Palestinians and Israelis alike, even Prime Minister Ehud Barak, are backing away from the Clinton proposal.
As Israelis and Palestinians examine how the broad outlines of President Clinton's unwritten peace proposal might actually look on the ground, widespread opposition is emerging in both communities. With each passing day, new voices are added to the chorus of protest.
Even the plan's increasingly lonely chief advocate, Prime Minister Ehud Barak, appears to be backing away from the central tenet of the proposal _ that the Palestinians be granted sovereignty over the Muslim holy site known as Haram al-Sharif that sits atop the Temple Mount, which is sacred to Jews, in exchange for Palestinians giving up claims for their refugees' right to return to Israel.
Israel would have sovereignty over the lower part of the man-made mound that contains the Western Wall, believed to be the remains of the Second Temple.
Significantly, the Israeli military has added its influential voice to the protests against the plan, taking particular issue with the proposal to abandon the Jordan Valley.
And on Saturday, Fatah, Yasser Arafat's organization, marked its 36th anniversary by issuing a strong statement reiterating "total rejection of the American ideas, which are originally an Israeli plan for a settlement that aims to cancel our national rights based on international law."
Despite the increasingly stark and opposing stances staked out by each side on the central issues, negotiations are continuing behind the scenes, and no one has yet expressly dismissed the idea of reaching an accord, perhaps even during the waning days of Clinton's presidency.
In Washington, officials are not giving up on the peace process. A senior Clinton administration official said Saturday that the White House was still waiting to hear from Arafat.
"We have a yes in principle, with reservations, from the Israelis," the official said. "The Palestinians are going through their own internal process, which is always a long one."
Arafat, however, is under enormous pressure from virtually the entire spectrum of Palestinian opinion and organizations to reject the U.S. proposals.
Soldiers kill stone-thrower
FATIMA GATE, Lebanon _ Israeli soldiers shot and killed a Lebanese man who was throwing stones Saturday at an Israeli outpost across a fence, the first killing at the often-tense former border crossing, Lebanese security officials said.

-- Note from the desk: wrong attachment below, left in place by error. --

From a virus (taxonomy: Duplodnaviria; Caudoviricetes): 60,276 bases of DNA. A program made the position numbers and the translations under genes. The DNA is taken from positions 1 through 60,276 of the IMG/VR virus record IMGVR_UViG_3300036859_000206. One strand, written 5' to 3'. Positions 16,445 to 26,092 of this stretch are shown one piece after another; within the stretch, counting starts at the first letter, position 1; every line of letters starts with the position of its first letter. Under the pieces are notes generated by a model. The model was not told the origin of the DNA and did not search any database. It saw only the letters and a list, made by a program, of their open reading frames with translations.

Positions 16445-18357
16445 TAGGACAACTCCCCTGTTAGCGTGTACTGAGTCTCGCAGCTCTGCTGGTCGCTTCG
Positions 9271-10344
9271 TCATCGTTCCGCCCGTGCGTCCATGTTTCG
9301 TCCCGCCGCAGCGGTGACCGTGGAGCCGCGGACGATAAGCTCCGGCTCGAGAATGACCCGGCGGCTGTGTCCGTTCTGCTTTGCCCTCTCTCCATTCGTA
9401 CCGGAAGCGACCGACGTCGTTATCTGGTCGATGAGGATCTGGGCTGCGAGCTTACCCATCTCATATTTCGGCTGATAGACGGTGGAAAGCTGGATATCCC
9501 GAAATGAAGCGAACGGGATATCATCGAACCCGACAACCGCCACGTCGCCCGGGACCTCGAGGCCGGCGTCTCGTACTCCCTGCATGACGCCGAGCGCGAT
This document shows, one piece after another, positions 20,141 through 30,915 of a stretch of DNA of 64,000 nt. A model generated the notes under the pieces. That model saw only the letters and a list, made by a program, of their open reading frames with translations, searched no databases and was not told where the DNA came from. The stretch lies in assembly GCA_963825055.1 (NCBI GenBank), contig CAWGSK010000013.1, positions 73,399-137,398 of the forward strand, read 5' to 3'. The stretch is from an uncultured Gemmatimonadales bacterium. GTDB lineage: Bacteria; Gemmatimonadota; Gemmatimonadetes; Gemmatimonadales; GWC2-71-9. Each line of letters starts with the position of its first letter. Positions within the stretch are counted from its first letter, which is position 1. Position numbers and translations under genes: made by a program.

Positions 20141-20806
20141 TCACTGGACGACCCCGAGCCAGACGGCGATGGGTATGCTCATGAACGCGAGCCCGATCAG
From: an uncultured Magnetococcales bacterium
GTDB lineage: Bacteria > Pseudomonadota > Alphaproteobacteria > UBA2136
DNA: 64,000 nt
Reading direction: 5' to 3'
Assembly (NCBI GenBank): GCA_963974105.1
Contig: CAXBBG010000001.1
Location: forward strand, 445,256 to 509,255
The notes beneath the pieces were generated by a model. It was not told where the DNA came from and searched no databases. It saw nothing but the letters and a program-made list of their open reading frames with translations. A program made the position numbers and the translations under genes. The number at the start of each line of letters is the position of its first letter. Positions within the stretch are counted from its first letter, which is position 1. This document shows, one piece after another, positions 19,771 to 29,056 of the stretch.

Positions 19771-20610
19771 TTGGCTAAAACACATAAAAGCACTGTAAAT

Hilal Ahmed Haj, 21, died instantly when he was hit in the head by two bullets fired from a passing Israeli patrol at the Fatima Gate border fence, the officials said.
The officials said Haj was among a group of Lebanese throwing stones at the Israeli outpost, which stands about 10 yards behind the border fence. Stone-throwing and gunfire at the Fatima Gate area have injured several people since Israel withdrew its troops from southern Lebanon in May.
In Jerusalem, the Israeli army said its forces shot at a Lebanese who was climbing a ladder in an attempt to cross the border. The army statement said full deployment of U.N. and Lebanese army forces would help prevent such incidents.
Haj was a member of an Islamic scout group affiliated with Amal, a Syrian-backed guerrilla group that fought Israeli troops in south Lebanon, Amal leader and Parliament Speaker Nabih Berri said on local television.
Lebanese President Emile Lahoud has instructed the Foreign Ministry to file a complaint against Israel with the United Nations to protest Haj's death and the wounding of five Lebanese by Israeli gunfire this week, Lebanon's state-run television station reported late Saturday.
Many in Jordan decry deal
AMMAN, Jordan _ Jordan's monarch may favor President Clinton's peace initiatives for the Middle East, but many of the kingdom's predominantly Palestinian subjects say his latest proposal caters only to Israel.
"Any U.S.-brokered deal will cost the Palestinians dearly because the U.S. only cares about Israel," said Eid Abu-Taha, a 37-year-old technician puffing on a traditional water pipe at a coffee shop in downtown Amman.
"Arab interests are nonexistent in the American dictionary."
The mass circulation al-Ra'i newspaper said of the the proposals Saturday: "The indications and the facts confirm that the American proposals _ unannounced, mysterious and secretive as they are _ had reached a dead end."